Modern developers often confront terms like microservices and serverless functions used in conversations, at times without much of delineation between the two terms. This has lead to some confusion among the developers, leading to picking the wrong technology stack for their needs. In this blog post, we will try to distinguish the difference between these two architectures so that developers can use the right stack for their application needs.
What is a microservice?
Unlike a monolithic architecture, a microservice is more modular and implements a feature or a functionality of a much larger application. A very good definition for a microservice comes from Martin Fowler. Roughly,
A lightweight self containing service running in its own process or an instance and communicating with a lightweight interface like REST
Microservices usually encapsulate a feature or part of a functionality and they are usually encapsulated in a lightweight instance like containers with an REST end points handling the communication needs. Compared to a monolithic architecture, it offered a more fine grained approach to scaling and offered better resiliency for applications than monolithic architectures. While containers provided an easy encapsulation to microservices and Kubernetes provided a good orchestration platform for the containers, the microservices architecture added complexity at a much higher level than the infrastructural complexity associated in managing monolithic applications on cloud. Managing the end points and making them work seamlessly with other microservices that are part of the application is not an easy task if the number of microservices are high. Yet, microservices architecture is more suitable for modern applications running on cloud.
What is a Serverless Function?
Serverless architectures are similar to microservices and can be considered as a subset of the larger microservices architecture. A serverless function is a small chunk of code that can handle a specific task based on a trigger. Serverless functions can be used to build large applications and some of the modern serverless platforms like Catalyst offer a way to run even long running applications like a web application. However, these functions require a trigger for invocation as opposed to microservices that run at all times. This event driven approach to invoking functions is a distinguishing feature of serverless functions and it takes away the need to run an infrastructure 24×7 in order to run an application. The function is invoked by the serverless platform by a trigger and once the function is executed, the instance running the function is either shut down or repurposed. This allowed cloud providers to offer the cost advantage Serverless platforms offer to the application developers.
What exactly is the difference?
With modern serverless platforms, the lines between microservices and serverless functions are blurring. Some platforms have no limits on the execution time allowing long running jobs on their platforms. So, the difference comes to how it is invoked and the underlying infrastructure for deploying the code.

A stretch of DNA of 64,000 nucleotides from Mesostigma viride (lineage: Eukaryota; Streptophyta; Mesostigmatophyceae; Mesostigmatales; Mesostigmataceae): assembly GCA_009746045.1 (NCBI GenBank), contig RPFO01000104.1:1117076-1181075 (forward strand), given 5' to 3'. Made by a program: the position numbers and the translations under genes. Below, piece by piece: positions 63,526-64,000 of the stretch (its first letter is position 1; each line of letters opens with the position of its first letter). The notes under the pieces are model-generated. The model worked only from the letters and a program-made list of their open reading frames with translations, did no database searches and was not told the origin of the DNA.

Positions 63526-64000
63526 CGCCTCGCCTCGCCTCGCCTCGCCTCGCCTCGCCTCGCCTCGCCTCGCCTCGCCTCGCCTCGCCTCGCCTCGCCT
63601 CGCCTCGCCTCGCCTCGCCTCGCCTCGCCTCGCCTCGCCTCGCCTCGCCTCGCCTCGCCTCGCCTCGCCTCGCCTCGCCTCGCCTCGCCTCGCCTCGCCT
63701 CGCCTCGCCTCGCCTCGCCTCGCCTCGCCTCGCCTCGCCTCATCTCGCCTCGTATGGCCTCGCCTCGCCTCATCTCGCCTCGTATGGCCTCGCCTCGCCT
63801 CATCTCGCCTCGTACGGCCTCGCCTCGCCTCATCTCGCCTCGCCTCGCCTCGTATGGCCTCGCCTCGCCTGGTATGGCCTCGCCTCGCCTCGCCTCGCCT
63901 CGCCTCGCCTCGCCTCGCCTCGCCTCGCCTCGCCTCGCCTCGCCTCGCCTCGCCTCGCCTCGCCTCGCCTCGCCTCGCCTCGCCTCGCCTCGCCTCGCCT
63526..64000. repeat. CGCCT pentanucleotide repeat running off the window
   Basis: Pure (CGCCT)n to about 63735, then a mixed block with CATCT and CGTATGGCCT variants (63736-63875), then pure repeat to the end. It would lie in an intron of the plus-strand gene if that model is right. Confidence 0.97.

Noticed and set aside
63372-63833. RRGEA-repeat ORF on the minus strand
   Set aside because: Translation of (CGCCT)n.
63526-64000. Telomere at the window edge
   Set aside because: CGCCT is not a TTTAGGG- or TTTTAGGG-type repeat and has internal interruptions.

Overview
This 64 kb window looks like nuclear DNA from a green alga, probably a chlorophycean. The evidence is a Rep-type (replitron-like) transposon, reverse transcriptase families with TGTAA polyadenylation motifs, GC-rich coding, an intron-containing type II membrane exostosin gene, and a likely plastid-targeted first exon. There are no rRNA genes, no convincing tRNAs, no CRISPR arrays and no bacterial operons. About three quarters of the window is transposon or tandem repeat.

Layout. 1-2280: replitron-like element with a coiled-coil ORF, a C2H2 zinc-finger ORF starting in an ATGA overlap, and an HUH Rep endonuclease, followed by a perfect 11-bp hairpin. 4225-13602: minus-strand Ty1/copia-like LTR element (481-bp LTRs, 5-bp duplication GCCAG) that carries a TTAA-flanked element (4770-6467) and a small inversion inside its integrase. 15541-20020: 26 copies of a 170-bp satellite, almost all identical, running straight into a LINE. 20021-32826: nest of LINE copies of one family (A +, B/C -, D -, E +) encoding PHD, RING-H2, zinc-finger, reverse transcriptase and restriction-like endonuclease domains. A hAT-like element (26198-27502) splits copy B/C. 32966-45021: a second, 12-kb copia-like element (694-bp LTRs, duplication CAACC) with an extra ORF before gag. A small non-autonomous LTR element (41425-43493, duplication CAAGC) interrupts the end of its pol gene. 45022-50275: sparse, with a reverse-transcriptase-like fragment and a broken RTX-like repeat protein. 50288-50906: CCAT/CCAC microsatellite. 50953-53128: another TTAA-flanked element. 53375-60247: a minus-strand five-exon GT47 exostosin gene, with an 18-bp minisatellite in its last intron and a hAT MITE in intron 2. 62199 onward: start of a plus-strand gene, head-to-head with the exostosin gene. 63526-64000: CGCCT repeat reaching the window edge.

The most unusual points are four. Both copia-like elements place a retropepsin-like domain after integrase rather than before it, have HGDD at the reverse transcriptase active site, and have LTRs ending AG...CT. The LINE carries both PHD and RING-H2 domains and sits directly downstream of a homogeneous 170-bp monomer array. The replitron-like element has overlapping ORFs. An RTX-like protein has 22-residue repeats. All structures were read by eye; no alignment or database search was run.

- A microservice is usually an implementation of complex functionality that is made available continuously without any need for a trigger. Based on this nature, a microservice requires a continuously running instance to serve the microservice. Microservices are usually encapsulated in a container and deployed using a container orchestration tool like Kubernetes. A microservice can also be run on a virtual machine but it is not an efficient way to deploy compared to a container. Scaling a microservice implies running multiple containers continuously to meet the needs of the microservice. A microservice is not as cost effective as a serverless function because the underlying instance runs continuously. Similarly, a microservice adds an operational overhead for managing the containers and a YAML complexity associating with containing various containers needed to serve the application functionality
- A serverless function is a small chunk of code which is usually invoked by a trigger. This implies that you don’t need to have an underlying infrastructure always available to execute the functions. The necessary infrastructure can be invoked in a moment’s notice based on the trigger and it can be shut down or repurposed for other users on other times. Even though this kind of infrastructure can be used on-premises, this model is more suitable as a public cloud service. This kind of on-demand infrastructure provisioning and use, which is even more fine grained and short lived than virtual machines on the cloud, offers a newer pricing model. With this pricing model, developers can get the necessary compute for a fraction of pennies, thereby, democratizing application development
A typical application can be composed of both microservices and serverless functions. It will make sense to use a serverless platforms wherever applicable (including the frontends which can be invoked using the http calls from the users) and use microservices for the application components that require continuous availability. Pick a stack based on the nature of the application component than the other way around. If you are a developer building both microservices and serverless functions, I would love to hear from you on how you decide between these two architectures.